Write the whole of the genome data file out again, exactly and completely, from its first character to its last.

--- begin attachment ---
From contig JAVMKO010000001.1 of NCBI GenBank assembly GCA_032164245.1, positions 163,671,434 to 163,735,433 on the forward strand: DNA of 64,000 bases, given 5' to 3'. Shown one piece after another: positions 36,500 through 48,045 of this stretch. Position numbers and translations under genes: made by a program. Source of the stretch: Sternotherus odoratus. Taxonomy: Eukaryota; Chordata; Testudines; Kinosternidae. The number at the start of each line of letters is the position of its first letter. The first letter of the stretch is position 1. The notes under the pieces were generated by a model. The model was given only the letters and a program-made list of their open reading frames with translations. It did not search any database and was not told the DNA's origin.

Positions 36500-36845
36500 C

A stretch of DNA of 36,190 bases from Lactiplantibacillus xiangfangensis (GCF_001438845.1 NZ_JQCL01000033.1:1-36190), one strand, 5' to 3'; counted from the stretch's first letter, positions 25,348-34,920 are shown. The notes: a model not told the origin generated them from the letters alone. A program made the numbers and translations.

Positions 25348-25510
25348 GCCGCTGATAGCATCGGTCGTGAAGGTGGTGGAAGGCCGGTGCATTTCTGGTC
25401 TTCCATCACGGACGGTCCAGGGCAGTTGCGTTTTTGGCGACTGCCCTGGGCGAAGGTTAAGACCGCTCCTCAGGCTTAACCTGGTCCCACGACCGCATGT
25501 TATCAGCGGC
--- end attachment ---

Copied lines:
From contig JAVMKO010000001.1 of NCBI GenBank assembly GCA_032164245.1, positions 163,671,434 to 163,735,433 on the forward strand: DNA of 64,000 bases, given 5' to 3'. Shown one piece after another: positions 36,500 through 48,045 of this stretch. Position numbers and translations under genes: made by a program. Source of the stretch: Sternotherus odoratus. Taxonomy: Eukaryota; Chordata; Testudines; Kinosternidae. The number at the start of each line of letters is the position of its first letter. The first letter of the stretch is position 1. The notes under the pieces were generated by a model. The model was given only the letters and a program-made list of their open reading frames with translations. It did not search any database and was not told the DNA's origin.

Positions 36500-36845
36500 C

A stretch of DNA of 36,190 bases from Lactiplantibacillus xiangfangensis (GCF_001438845.1 NZ_JQCL01000033.1:1-36190), one strand, 5' to 3'; counted from the stretch's first letter, positions 25,348-34,920 are shown. The notes: a model not told the origin generated them from the letters alone. A program made the numbers and translations.

Positions 25348-25510
25348 GCCGCTGATAGCATCGGTCGTGAAGGTGGTGGAAGGCCGGTGCATTTCTGGTC
25401 TTCCATCACGGACGGTCCAGGGCAGTTGCGTTTTTGGCGACTGCCCTGGGCGAAGGTTAAGACCGCTCCTCAGGCTTAACCTGGTCCCACGACCGCATGT
25501 TATCAGCGGC